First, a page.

Wednesday, September 2, 2009

Priesthood Responsibilities

This entry is part of my general conference application series.

Priesthood Responsibilities, by Elder Claudio R. M. Costa
Of the Presidency of the Seventy

Despite reading many Garfield comics as a young man, I love Mondays! The reason, of course, is Family Home Evening.

Now that our children are much more involved in Family Home Evening, we have loads more fun! For example, each Monday, David and Rebecca each have to give talks. They stand at their makeshift podium and teach us either about a topic that we assign them, or whatever gospel principle they choose. (Rebecca loves to teach about temples, see below; David was using a belt to illustrate Nephite garb.)

I was reminded of the great times we have in Family Home Evenings when Elder Costa taught:

Family home evening is a very special time for us to strengthen ourselves and each family member. It is important to include the whole family in assignments for family home evening. A child could share the Primary lesson that he or she had last Sunday.

I'm starting to think that it's time for us to rely more on the Family Home Evening assignment board that's hung on our wall for years, waiting for its time to shine! I also loved the idea of giving the children an opportunity to recall and present their lesson material from the previous day in Family Home Evening. We already do that each Sunday dinner, but perhaps more nuggets will emerge if we give them more opportunities to share.

When we have great Family Home Evenings, we often hear the children excitedly exclaim, "I wish we could have Family Home Evening every night!" These are some of the times that I feel that I'm really fulfilling my family priesthood responsibilities.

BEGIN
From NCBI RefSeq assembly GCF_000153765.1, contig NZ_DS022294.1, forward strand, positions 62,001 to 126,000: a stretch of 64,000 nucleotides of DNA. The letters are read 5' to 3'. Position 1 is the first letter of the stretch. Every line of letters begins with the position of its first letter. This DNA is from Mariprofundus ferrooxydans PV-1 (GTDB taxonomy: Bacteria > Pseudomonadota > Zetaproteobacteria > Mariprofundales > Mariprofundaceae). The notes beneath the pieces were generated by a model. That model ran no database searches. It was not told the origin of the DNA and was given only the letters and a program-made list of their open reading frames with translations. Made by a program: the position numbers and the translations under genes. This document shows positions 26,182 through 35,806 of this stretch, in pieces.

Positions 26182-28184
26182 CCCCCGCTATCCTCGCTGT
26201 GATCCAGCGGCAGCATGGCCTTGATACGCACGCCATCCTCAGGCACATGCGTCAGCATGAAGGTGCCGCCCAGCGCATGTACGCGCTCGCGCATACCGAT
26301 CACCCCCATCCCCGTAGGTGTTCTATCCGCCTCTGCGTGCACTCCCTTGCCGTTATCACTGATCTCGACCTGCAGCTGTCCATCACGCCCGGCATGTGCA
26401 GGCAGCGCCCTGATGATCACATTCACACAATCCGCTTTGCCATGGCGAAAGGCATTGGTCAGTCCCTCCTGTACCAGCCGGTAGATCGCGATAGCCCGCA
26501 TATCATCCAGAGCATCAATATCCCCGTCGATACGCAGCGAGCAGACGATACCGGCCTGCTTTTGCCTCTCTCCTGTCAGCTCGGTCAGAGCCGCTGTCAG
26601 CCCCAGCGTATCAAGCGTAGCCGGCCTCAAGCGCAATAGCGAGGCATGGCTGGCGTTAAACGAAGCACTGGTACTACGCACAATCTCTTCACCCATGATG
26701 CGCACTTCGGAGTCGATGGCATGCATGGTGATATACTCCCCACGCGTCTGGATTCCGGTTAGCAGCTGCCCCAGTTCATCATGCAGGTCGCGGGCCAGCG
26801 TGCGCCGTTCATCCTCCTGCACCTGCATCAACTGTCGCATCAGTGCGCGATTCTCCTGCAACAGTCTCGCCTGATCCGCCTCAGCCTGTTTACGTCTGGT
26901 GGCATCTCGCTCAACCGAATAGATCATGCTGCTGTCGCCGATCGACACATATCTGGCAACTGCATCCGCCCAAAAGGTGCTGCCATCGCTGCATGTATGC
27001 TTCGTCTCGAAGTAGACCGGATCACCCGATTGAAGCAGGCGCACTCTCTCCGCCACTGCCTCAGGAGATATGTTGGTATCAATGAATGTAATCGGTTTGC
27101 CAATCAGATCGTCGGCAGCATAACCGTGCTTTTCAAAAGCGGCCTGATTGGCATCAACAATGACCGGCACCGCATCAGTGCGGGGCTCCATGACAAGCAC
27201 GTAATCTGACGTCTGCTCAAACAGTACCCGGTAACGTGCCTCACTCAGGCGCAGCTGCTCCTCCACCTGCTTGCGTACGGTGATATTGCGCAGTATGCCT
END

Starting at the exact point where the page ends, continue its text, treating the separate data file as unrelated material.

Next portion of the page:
Tuesday, September 1, 2009

This Is Your Phone Call

This entry is part of my general conference application series.

This Is Your Phone Call, by Bishop Richard C. Edgley
First Counselor in the Presiding Bishopric

Immediately after high school graduation, I embarked on a cross-country move from Omaha, NE, to Fort Hood, TX, to spend time with my sister and her husband. Not wanting to drive alone, I persuaded my younger brother, Cortney, to come with me for the ride.

About an hour out, we started to notice a problem with my car.

In Kansas City, the clutch gave up the ghost, and we made our awkward way—high revving, slow moving—through downtown to find a mechanic (this was in the days before cell phones, of course). We placed a call to our father for advice and help. He took the number and advised us to wait while he did some groundwork at home.